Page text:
If you were dropped from the pipeline by way of a two-sentence email message, the people who ran that hiring process are not qualified for their roles.

However, they don't owe you details about why they dropped you from the list, beyond "Mason, I've been thinking about the coming year and in the end, I don't think it's a great match between us.  I appreciate your time and energy coming to see us three times. I'm very impressed with you and hope our paths cross again."

You are entitled to that statement delivered into your ear by phone from the lips of your hiring manager (not an HR person or admin stepping in to save him from having to be human).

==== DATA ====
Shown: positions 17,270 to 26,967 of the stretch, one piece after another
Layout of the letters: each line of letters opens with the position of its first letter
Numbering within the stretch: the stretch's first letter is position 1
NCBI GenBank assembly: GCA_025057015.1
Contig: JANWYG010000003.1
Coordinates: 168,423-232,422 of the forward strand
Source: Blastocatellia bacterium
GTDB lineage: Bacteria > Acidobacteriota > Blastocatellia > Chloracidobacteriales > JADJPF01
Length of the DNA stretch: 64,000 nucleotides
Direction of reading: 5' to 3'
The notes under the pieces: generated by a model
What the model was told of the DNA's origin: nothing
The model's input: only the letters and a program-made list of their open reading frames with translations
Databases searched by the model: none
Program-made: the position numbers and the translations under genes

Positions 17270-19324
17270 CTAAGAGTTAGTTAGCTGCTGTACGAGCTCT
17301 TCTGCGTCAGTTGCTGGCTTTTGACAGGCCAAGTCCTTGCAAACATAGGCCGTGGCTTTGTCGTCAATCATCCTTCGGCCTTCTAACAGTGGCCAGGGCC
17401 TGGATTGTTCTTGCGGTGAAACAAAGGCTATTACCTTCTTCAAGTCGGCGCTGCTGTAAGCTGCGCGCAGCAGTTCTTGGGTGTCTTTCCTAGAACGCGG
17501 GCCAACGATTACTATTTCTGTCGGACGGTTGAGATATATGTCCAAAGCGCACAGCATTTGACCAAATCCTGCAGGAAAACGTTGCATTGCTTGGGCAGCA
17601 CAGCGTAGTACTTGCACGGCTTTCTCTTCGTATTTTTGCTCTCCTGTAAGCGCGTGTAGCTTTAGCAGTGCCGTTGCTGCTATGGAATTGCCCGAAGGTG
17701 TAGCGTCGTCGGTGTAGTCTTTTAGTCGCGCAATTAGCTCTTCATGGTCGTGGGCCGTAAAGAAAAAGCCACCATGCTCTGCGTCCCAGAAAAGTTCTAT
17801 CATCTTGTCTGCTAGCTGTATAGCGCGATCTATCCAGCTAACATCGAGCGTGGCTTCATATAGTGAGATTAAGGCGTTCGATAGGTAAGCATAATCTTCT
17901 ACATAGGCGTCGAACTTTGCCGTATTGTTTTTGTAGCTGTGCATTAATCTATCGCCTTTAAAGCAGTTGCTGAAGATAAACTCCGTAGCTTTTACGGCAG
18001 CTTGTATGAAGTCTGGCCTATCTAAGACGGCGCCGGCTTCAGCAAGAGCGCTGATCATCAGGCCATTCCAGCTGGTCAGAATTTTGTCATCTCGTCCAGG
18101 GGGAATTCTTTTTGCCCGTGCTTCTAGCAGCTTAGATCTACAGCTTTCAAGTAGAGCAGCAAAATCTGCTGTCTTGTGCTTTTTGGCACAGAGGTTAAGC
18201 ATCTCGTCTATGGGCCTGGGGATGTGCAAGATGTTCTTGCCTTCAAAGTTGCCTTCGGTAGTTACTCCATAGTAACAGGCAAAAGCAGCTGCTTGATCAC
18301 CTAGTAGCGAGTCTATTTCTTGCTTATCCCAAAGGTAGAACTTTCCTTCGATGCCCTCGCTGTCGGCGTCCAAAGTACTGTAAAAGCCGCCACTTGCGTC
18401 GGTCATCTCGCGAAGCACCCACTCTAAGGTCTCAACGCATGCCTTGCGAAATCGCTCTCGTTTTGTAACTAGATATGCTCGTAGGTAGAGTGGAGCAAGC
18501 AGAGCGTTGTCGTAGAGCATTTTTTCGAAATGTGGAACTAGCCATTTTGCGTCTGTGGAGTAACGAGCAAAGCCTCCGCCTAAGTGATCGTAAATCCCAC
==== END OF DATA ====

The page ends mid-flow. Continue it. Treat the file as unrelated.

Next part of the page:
If the Facilities Director can't rise to that small challenge, how well can we expect him to weather the storms in 2018?

Better to be shoved off a little cliff now than shoved off a huge cliff later.

Your game plan has two parts:

1) Figure out whether the "no thanks" message was legitimate or a clerical mistake. Reserve judgment until you know.

2) If they are truly done with you, move on and leave them in your rear view mirror. You don't have time to be angry or upset with anyone. People who show up as toads and weasels on our way turn out to be our greatest teachers.

You have an incredible path to follow. There's no room on your path for energy-sucking wimapzoids. You have places to go, and no time to waste!

All the best,

Liz

Liz Ryan is CEO/founder of Human Workplace and author of Reinvention Roadmap. Follow her onTwitter and read Forbes columns. Liz's book Reinvention Roadmap is here.